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Love in the Middle Ages

Updated on April 26, 2013

Breaking Up Is Still Hard To Do.

After two divorces and too many relationships, I should be an expert on the subject of mature unions. Unfortunately, the only real expertise I've gained is on what not to do. Clearly, making the man/woman bond work for the long-haul is beyond me, as my most recent breakup proves.

This time I thought I had it right. It was a relationship based on mutual-respect, and although we had many differences, we shared the basics, like love of family and a desire for commitment. We had one hobby in common, horses, though he was much more dedicated to them. I was an occasional rider; he would stay in the saddle all day. However, with those things as a foundation, I thought we could go the relationship distance.

In the end, what kept us together became far less powerful than what drove us apart. We had no dramatic incident. We didn't cheat. We didn't yell. We respected each other's space. But time dimmed the initial passion, as it always does, and life got financially tough. We each took refuge in the things that comforted us, but they were not things that we shared. I read, wrote, and watched bad TV: He worked long hours, spent even more time with the horses, and watched bad TV. Even the TV watching was done separately. I watched a little of everything. He watched anything with a horse in it.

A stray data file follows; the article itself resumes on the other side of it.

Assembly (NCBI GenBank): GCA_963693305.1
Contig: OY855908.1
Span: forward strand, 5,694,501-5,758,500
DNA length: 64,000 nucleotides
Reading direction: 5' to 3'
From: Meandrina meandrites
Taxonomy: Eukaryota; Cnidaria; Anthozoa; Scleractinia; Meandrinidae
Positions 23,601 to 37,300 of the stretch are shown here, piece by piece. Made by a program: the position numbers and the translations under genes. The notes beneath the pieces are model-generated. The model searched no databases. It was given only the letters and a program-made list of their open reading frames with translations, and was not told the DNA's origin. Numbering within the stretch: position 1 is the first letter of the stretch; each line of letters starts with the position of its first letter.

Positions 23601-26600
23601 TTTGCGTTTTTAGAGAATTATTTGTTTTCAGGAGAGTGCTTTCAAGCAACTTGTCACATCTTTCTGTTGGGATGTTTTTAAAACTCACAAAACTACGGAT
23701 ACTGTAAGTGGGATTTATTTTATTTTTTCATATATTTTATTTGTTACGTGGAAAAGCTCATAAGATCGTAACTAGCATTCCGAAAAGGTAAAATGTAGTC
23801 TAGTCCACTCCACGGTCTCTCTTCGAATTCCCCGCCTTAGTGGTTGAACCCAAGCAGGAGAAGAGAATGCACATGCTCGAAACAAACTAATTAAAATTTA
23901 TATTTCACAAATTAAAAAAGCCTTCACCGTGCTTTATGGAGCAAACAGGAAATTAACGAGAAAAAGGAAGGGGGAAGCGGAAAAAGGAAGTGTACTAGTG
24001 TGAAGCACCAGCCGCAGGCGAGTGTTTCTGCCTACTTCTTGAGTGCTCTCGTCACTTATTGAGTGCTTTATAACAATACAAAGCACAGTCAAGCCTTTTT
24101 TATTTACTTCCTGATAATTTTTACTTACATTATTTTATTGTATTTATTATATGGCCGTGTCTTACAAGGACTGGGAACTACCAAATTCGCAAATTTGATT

When life becomes stressful, it brings all negatives to the forefront. So, while I always knew he wasn’t a talker, it didn’t bother me that much until I really needed someone to talk to. It was our mess, so I thought we should discuss it. Often. As much as I needed to dissect the problems, he needed to stay silent on the matter. In his opinion, there was nothing to say. We had to endure and get through the rough patch. Quietly. Very quietly. While talking is like oxygen to me, it has the opposite effect on him. Talking sucks the air out of the room.

Then entire winter was cold, indoors and out. When we occasionally sat together on the couch, I pecked away at my laptop while he dozed off and on. Lost episodes of Bonanza played in the background. Neither of us was particularly angry at each other. But the cracks between the cushions might as well have been the continental divide.

What brings us together can ultimately push us apart. What seems like a difference that can be overlooked grows exponentially under duress. Perhaps these are the reasons we didn’t make it. I thought I had reasonable expectations this time. I thought I finally had a handle on how to make things work. I didn’t think I’d be alone again at 53. Surprise.


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